With giants of e-commerce such as Amazon joining the competition and making big bold steps into fashion retail, there are more dark clouds for physical stores.
What a whirlwind and fabulous first week of being 50! I partied and danced with friends on Sunday, jumped on a boat and into the sea on Monday, rode in the sunshine Tuesday, shopped for a client in London on Wednesday then rocked the Albert Hall, London shop research on Thursday, then back home at my desk and dressage competition today, Friday! Woohoo!
There was a certain happy buzz around London this week as it basked in 20-degree sunshine with cloudless blue skies. Summer is not over in the city yet. However, the shops felt deserted whilst the outdoor cafes and restaurants were alive. It’s a tough world in retail. There was more staff than customers in almost every shop I went into, apart from Zara. So what is Zara doing right that the other retailers need to follow, or potentially find themselves sliding down the slippery slope of extinction like many other fashion retailers currently?
Zara’s has two major drops of new styles every week. Remerchandising floor stock means that when you walk into the same store only two weeks later, it feels like another whole new range needs to be explored, encouraging the consumer to buy now or it will be gone. But it is more than this that keeps the Zara loyalty running high. The price point for the quality of the clothes and accessories is pretty consistent and I believe this is what has made Zara the huge success it has become. Not just because they are at the cheaper end of the scale, but because their garments are mostly made reasonably well, from reasonable quality fabrics in relation to the price point. Shopping in H&M the price points are similar but finding quality items is much more of a needle in a haystack type operation.
The largest competition to the High Street is however online shopping. With giants of e-commerce such as Amazon joining the competition and making big bold steps into fashion retail, there are more dark clouds for physical stores. But I don’t believe it’s a gloomy outlook for physical shops, but only if they adjust their offer from selling cheap volume to selling value and experience. Women will continue to shop for convenience from online, but nothing replaces being able to touch and see the items in reality. We are curious creatures, we like experiences and discovering new things. As humans we are pleasure seekers and who doesn’t like that dopamine high our new purchase brings or simply that good fuzzy feeling of contentment with our choices? Shopping is also a social affair, connecting friends or enhancing mothers and daughter bonds.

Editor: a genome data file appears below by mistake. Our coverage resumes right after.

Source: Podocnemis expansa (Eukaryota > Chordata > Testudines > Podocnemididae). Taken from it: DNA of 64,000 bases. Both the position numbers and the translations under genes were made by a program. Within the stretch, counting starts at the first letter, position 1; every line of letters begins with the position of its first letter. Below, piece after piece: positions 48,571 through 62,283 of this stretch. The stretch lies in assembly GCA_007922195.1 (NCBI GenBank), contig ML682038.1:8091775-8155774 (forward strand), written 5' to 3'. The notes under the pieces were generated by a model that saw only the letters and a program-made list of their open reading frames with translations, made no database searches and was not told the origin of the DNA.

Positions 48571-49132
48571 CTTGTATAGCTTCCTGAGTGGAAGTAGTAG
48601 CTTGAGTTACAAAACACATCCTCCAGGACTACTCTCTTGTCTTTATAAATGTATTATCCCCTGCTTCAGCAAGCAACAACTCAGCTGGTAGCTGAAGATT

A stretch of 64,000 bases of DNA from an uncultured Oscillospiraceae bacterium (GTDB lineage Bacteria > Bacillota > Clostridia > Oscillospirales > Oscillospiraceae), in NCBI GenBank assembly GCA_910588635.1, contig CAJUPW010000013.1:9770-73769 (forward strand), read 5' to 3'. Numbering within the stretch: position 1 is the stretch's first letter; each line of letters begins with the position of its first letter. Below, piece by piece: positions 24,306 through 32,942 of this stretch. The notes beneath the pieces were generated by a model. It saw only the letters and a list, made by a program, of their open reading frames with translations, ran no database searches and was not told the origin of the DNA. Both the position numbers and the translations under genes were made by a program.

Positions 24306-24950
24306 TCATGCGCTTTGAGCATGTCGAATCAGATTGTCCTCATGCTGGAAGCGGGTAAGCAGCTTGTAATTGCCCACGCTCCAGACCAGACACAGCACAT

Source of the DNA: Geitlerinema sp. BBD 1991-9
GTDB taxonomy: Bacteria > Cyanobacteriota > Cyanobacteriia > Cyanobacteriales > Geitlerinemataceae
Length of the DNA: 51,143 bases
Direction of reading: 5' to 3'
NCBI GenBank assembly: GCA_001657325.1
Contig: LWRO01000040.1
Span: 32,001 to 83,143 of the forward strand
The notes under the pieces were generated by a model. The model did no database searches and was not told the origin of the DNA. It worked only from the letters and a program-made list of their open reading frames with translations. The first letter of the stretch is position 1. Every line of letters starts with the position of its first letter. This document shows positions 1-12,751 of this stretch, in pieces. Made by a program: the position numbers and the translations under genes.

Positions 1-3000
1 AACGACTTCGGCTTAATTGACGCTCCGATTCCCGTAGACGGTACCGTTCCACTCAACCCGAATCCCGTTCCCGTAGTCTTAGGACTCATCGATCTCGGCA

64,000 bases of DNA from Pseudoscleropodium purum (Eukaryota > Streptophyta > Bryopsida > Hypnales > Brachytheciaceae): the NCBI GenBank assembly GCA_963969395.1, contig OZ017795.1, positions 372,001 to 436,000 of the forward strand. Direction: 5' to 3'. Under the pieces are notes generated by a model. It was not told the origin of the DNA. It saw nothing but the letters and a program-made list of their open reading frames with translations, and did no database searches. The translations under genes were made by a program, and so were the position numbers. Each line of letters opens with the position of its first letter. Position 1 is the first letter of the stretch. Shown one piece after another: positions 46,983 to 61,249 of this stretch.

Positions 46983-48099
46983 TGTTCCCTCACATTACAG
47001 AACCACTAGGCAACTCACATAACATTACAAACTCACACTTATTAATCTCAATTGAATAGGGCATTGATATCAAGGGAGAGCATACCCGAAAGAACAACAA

Online shopping removes all of that as well as the ability for our senses to touch or feel our purchase. It becomes about the ease of check out, the speed of delivery and less about the clothes. How many of you are old enough to remember the early Next Directory catalogues which came with little swatches of fabrics alongside the glossy images of hope when wearing the dreamy clothing all laid out on luxury paper in front of our eyes?
I loved living in Antwerp and shopping there. When the new season collections arrived there was always coffee brewing, champagne or water offered to you as you browsed. It wasn’t a rushed or frenzied approach. It was considered and joyful in tasteful stores with passionate, knowledgeable staff.
Just like restaurants continue to draw a crowd when the product, service, and ambiance are right, bring on wonderful store experiences with quality clothes and the High Street really could blossom again.